"Art is an opening and a bridge between the inner self and the universe."
Nurit Avesar was born in 1954 in a kibbutz in Israel, and moved to Jerusalem with her family when she was 7 years old. From an early age, Nurit loved art, especially drawing, and at the age of 22, she moved to Los Angeles and attended “Hollywood Art Center”, a small private art school in Hollywood owned by Mona Lovins. The instructors were mostly former Disney Studio employees and very good at teaching the fundamentals of drawing and painting. Avesar’s talent was finally recognized and she was encouraged to pursue her artistic aspirations.
Once she finished school, Avesar worked as a graphic designer and illustrator, and after about ten years in the industry, she took a hiatus to raise her family. When the children grew up, Nurit returned to school and earned her MA degree in Studio Art from California State University Northridge. She currently lives in Los Angeles and practices art full time.
Avesar’s recent major exhibitions include solo exhibitions at Beyond Baroque, Venice, CA, and The Neutra Institute Museum in Silver Lake. She has exhibited at the Carnegie Museum in Oxnard, CA, California State University Dominguez Hills, and the Brand Library Art Gallery. In 2018, Avesar curated First Response- a group show at Keystone Gallery, Los Angeles. She is also the 2010 recipient of the Dean Purchase Award.
Avesar’s works are truly masterpieces and genuine breaths of fresh air. The diverse use of media feels natural and the discrete color palette has a calming type of energy. The longer you gaze upon the canvas the more the secrets within begin to emerge. Nurit’s creations are a beautiful work of poetry, it’s almost as if you can hear, as well as feel the sentiments emanating from each painting.
Q. What role does the artist have in society?
A. The artist’s role in society is to expand people’s minds beyond the daily routine, to push boundaries, introduce new ideas and to bring awareness to different cultures and points of view. Art promotes discussions and helps build critical thinking skills. It provides communication and understanding, and helps build bridges among people and cultures.
Q. Do you remember the first art you made? What was it and how old were you? How and when did you first become seriously interested in art?
A. In early elementary school between the ages of 7- 9, I used to invent stories and illustrate them. I sat at the back of the class and shared those stories with the students around me. I had quite an audience! My teacher, Mrs. Richter, who was supportive and understanding, turned a blind eye to the disturbance and told my parents that I would become an artist. I still have quite a collection of those notebooks. My teacher, with my permission, kept a few of them. Later on, when I migrated to The United States in my early 20s, I enrolled in art school and made up my mind to be a professional artist.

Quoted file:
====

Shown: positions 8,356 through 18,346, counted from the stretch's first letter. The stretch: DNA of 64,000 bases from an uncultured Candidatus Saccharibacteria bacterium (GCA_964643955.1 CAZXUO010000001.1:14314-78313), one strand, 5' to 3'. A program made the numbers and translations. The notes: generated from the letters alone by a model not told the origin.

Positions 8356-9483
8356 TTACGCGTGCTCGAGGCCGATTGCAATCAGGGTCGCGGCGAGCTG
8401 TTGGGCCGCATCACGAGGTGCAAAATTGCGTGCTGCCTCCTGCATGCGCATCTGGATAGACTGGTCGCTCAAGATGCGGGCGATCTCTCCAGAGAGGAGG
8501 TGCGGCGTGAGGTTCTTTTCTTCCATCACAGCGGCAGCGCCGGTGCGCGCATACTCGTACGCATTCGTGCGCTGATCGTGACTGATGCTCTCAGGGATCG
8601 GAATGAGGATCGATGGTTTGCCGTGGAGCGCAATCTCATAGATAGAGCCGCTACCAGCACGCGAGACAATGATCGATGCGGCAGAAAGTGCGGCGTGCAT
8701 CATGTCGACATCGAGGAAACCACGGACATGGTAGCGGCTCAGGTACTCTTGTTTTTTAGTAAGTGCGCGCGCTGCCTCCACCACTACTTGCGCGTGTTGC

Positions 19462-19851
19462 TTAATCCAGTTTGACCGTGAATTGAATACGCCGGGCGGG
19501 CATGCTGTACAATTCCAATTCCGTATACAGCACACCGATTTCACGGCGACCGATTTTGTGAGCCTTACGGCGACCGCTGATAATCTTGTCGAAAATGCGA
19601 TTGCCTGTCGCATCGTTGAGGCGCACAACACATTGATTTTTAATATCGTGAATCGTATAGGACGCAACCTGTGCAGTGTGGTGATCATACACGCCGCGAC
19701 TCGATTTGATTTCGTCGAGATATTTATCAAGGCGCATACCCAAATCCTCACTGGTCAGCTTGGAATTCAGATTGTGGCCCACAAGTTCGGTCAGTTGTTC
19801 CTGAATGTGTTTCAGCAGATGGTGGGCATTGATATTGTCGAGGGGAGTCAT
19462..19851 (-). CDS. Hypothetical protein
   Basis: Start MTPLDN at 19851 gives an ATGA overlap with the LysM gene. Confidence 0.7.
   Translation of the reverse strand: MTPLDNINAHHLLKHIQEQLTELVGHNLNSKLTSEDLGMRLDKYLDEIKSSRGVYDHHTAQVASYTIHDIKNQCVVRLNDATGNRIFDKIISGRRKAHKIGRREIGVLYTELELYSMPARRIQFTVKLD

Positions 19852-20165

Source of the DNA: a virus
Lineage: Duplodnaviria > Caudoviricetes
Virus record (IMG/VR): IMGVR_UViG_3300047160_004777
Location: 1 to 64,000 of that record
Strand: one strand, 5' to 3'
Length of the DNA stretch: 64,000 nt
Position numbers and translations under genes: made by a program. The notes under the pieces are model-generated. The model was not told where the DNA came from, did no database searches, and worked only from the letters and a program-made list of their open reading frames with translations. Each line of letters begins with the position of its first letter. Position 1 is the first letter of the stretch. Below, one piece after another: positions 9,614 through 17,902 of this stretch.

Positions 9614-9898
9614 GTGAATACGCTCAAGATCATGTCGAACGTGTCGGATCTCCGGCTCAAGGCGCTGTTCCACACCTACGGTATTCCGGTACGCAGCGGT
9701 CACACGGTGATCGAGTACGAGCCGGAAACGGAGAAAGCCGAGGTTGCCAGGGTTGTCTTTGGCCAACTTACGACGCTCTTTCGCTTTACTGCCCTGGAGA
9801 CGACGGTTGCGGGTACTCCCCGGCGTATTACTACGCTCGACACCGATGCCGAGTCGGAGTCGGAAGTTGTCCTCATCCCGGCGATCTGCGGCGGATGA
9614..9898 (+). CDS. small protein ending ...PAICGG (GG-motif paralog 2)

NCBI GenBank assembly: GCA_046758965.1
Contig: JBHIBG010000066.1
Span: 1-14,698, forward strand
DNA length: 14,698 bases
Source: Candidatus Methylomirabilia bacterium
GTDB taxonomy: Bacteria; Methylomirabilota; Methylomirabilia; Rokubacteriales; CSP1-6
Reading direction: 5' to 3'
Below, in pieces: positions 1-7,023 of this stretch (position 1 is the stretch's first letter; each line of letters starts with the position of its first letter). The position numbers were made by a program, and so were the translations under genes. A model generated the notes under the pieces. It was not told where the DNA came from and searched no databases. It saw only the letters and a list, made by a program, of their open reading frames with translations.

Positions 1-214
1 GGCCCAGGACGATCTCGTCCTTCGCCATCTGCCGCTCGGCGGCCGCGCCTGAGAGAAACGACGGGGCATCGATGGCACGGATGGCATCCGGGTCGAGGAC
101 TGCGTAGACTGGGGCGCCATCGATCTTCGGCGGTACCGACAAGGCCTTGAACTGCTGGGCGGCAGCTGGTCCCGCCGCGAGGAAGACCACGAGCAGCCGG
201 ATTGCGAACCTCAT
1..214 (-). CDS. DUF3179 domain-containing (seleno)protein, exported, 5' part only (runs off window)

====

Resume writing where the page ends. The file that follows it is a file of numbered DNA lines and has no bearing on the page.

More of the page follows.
Q. What have you had to sacrifice for this career?
A. My art practice is very time consuming, I gave up the opportunity to develop a career that could provide more financial stability and predictability. I often have to give up precious time with my family, friends and community in order to spend time in my studio. It is hard to think of this as sacrifice because being an artist and making art is a passion and a blessing. It is being true to who I am.
Q. Tell us about your particular style and how you came to it?
A. For many years, my work was figurative and descriptive, a homage to my drawing and illustration background. Over time, my natural progression has moved more and more toward abstraction and concept.
My current work is about the process of applying and juxtaposing fragments of paintings in order to merge them into new and coherent images. I start the work with a large painting on paper, which I paste onto canvas, I then sand the surface of the painting, and tear and remove the areas that have not completely adhered to the canvas. This creates a new image composed of distressed fragments of the original painting. I then proceed to manipulate the image. I often collage rust, graphite, fabric and paper, as well as paint, in order to create the finished pieces. The final images are surprising visuals, combining the faded, ghostly images of the initial surfaces merged with the bolder, brighter layers, which were added on top. Manipulating and destroying finished paintings in order to create new ones invokes the reexamination of cultural legacies and historical events and their weight on the present. Those intriguing and complex surfaces convey vulnerability along with dynamism.